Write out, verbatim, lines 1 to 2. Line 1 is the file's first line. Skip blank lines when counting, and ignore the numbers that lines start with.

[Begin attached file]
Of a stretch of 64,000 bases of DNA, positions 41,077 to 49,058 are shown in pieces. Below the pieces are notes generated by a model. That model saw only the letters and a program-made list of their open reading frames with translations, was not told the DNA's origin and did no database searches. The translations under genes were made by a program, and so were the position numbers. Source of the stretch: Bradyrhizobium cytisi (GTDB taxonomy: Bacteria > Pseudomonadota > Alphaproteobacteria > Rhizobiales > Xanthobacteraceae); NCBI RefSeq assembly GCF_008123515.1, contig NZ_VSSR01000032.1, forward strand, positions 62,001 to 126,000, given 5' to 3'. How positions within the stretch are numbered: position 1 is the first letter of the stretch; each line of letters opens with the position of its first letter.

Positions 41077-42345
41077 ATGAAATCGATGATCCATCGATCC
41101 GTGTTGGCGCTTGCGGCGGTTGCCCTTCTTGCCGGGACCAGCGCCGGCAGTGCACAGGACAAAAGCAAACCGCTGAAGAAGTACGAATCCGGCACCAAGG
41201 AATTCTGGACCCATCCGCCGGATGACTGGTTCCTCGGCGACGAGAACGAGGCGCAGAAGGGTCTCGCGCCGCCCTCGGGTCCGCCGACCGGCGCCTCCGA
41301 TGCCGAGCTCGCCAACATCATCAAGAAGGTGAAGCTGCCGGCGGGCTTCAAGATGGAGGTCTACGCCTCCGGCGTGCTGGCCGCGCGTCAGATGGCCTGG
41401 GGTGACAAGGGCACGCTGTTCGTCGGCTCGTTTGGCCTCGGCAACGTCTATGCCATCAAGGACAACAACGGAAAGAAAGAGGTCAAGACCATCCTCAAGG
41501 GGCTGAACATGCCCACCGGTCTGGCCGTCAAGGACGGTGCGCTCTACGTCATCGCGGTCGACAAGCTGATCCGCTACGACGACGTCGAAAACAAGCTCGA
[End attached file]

Of a stretch of 64,000 bases of DNA, positions 41,077 to 49,058 are shown in pieces. Below the pieces are notes generated by a model. That model saw only the letters and a program-made list of their open reading frames with translations, was not told the DNA's origin and did no database searches. The translations under genes were made by a program, and so were the position numbers. Source of the stretch: Bradyrhizobium cytisi (GTDB taxonomy: Bacteria > Pseudomonadota > Alphaproteobacteria > Rhizobiales > Xanthobacteraceae); NCBI RefSeq assembly GCF_008123515.1, contig NZ_VSSR01000032.1, forward strand, positions 62,001 to 126,000, given 5' to 3'. How positions within the stretch are numbered: position 1 is the first letter of the stretch; each line of letters opens with the position of its first letter.

Positions 41077-42345